Well, if this is the direction that the new producer and script editor are taking us, then I’m completely on board. It’s always a slight worry when a new regime takes over, especially considering I’ve loved pretty much every iteration of the show so far, but bloody hell, this lot have hit the ground running.
The first part of this serial is one of the best individual episodes I’ve seen for a long time. The reason it works so well is that it takes the time to really explore the setting. I love the fact that even the Doctor doesn’t know where he is, and so the audience are learning at the same time as the characters, without the need for too much spoken exposition.
This sets the tone for the rest of the serial, which is never afraid to linger on interesting bits of problem solving, character building or the occasional inspirational speech, which Tom does brilliantly. You could just listen to that voice all day, but the script here is corking too. The Fourth Doctor has had almost as many character-defining moments in these two serials as the Third did in five seasons.
Similarly, I feel we’ve properly got a handle on Harry now, and I like him a lot. He’s an affable prat, and it’s played brilliantly by Ian Marter. His old-fashioned-even-for-1975 sailor patois could easily be annoying, but it’s done so earnestly that’s it’s perversely charming. I also like how Sarah is simply not taking any of his shit – she’s not been around that long herself, but she clearly considers herself an old pro at this time-travelling lark, and she knows that she’s a damn sight more capable than he could ever be.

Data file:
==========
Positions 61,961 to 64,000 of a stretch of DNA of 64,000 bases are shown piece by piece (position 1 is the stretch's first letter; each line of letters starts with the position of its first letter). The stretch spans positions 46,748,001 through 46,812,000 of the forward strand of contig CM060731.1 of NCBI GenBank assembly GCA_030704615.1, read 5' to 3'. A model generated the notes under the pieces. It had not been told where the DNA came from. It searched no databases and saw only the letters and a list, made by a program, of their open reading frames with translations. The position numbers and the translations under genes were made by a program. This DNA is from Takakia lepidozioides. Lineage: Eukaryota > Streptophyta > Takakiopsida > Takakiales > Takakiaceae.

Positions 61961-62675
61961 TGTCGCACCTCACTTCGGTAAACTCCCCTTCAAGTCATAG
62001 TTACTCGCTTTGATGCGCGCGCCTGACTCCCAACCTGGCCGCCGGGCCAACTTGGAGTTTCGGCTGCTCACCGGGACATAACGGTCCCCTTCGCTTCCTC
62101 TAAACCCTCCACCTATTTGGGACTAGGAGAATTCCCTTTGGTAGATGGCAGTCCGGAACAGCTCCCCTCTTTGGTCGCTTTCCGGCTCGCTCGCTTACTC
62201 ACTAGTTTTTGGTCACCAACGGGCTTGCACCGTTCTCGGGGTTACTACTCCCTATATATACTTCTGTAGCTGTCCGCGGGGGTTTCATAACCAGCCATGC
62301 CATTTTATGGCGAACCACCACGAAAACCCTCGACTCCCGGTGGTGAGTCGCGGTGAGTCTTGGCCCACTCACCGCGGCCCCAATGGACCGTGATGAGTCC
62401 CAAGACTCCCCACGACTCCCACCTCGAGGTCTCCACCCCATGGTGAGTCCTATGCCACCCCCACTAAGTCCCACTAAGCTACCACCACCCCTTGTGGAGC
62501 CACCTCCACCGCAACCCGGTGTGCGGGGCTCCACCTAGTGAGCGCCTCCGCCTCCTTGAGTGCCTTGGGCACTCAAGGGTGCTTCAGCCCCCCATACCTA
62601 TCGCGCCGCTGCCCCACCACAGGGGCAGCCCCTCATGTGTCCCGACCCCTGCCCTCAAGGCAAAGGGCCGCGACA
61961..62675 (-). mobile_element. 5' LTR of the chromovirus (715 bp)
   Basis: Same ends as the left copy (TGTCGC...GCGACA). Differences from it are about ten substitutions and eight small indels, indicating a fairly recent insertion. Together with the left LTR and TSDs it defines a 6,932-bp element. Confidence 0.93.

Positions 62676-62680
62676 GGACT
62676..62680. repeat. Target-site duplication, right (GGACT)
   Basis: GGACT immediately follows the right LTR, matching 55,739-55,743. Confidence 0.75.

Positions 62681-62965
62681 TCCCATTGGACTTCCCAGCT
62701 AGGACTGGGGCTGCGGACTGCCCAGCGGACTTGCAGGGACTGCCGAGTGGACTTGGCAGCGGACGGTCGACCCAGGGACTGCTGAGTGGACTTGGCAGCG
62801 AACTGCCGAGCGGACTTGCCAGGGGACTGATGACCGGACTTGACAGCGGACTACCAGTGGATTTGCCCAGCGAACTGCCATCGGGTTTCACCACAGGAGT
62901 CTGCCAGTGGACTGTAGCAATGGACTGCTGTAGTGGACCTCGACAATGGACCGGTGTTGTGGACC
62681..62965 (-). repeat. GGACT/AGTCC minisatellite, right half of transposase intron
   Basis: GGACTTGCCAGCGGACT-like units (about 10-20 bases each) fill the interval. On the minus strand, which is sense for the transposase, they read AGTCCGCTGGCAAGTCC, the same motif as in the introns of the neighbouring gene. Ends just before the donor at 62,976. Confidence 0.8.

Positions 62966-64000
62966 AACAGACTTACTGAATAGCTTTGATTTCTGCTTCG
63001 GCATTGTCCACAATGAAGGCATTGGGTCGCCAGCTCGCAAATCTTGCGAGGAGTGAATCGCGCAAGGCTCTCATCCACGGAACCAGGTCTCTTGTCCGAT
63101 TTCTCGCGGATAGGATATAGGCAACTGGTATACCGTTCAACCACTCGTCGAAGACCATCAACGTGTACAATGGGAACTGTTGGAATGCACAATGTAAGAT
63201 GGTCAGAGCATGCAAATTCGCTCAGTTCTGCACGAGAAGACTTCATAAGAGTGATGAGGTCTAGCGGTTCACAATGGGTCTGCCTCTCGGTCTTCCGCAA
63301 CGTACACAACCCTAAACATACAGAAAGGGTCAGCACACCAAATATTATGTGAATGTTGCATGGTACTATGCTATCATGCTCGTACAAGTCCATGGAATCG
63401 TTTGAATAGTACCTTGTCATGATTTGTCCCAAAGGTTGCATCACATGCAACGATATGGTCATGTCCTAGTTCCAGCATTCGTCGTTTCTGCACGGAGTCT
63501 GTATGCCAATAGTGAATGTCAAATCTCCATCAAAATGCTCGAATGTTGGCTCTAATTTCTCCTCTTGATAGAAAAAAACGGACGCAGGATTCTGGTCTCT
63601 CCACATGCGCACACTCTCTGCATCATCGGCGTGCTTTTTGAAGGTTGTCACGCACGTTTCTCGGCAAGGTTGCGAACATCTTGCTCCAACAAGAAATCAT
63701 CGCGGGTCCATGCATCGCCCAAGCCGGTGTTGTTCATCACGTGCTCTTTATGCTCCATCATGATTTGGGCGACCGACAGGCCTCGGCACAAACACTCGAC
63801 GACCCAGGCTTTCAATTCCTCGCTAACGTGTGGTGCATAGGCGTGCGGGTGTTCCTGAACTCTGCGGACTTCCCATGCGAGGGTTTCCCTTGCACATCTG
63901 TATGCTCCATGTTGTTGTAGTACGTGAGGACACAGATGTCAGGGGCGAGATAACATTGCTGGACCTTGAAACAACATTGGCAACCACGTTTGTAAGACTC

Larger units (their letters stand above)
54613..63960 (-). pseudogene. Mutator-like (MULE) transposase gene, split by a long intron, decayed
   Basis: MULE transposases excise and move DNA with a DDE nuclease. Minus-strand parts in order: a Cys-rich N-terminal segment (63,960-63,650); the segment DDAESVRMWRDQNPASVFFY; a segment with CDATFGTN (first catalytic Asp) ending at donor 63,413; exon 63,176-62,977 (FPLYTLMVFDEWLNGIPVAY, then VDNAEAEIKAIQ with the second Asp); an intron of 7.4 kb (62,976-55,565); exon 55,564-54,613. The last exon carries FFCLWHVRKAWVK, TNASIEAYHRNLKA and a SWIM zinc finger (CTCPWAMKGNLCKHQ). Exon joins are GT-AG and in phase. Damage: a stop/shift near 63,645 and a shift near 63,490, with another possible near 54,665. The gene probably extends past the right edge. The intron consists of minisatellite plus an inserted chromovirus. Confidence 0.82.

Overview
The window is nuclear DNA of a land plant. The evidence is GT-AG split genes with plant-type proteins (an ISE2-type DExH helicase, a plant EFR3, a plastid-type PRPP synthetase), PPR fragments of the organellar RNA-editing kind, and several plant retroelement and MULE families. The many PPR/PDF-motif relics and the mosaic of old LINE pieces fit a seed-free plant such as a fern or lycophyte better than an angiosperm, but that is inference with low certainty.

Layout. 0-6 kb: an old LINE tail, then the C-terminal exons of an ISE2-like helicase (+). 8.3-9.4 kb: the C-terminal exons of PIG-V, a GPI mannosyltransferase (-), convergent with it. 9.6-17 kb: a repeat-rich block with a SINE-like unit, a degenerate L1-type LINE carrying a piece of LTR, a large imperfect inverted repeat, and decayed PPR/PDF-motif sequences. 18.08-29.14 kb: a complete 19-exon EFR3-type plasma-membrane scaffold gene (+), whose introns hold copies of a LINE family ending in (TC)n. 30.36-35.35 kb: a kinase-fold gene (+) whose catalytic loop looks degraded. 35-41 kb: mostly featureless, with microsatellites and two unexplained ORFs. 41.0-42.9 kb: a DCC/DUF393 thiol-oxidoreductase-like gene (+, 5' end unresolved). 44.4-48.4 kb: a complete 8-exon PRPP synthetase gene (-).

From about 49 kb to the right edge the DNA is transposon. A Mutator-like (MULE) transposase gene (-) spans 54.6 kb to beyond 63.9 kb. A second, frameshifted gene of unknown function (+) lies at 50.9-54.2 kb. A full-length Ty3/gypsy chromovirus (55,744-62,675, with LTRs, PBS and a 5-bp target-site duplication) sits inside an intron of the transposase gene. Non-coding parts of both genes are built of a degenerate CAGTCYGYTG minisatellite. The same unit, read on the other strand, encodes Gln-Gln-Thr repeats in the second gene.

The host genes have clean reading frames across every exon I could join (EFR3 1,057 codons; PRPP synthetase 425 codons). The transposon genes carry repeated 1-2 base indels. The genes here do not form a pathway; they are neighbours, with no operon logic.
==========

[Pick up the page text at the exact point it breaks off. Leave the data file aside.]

As for the story itself, it’s a beautifully paced, creepy, horror movie, packed full of tension and drama. Noah slowly succumbing to bubble wrap disease was disturbing, and the fact that the Wirrn were always a step ahead of the Doctor’s plans was a great way of ramping up the stakes. I would say that the whole thing of a parasite getting on board a human outpost, creeping around in the infrastructure and using humans as breeding grounds is a complete rip-off of Alien, were it not for the fact that The Ark In Space is several years older.
Based on what I know about the rest of Tom Baker’s tenure, the horror elements in this story seemed like a clear mission statement that the show is shifting towards that direction, and it was certainly a big contrast to the majority of the Third Doctor/UNIT era. Weirdly though, a lot of it felt similar (in a good way) to an even earlier time – it was basically a typical base-under-siege/defeat-the-monster story from the middle bit of Troughton’s time. And the fact that this season’s serials all run directly in to one another is very much a Hartnell thing, and I’m enjoying the nostalgia.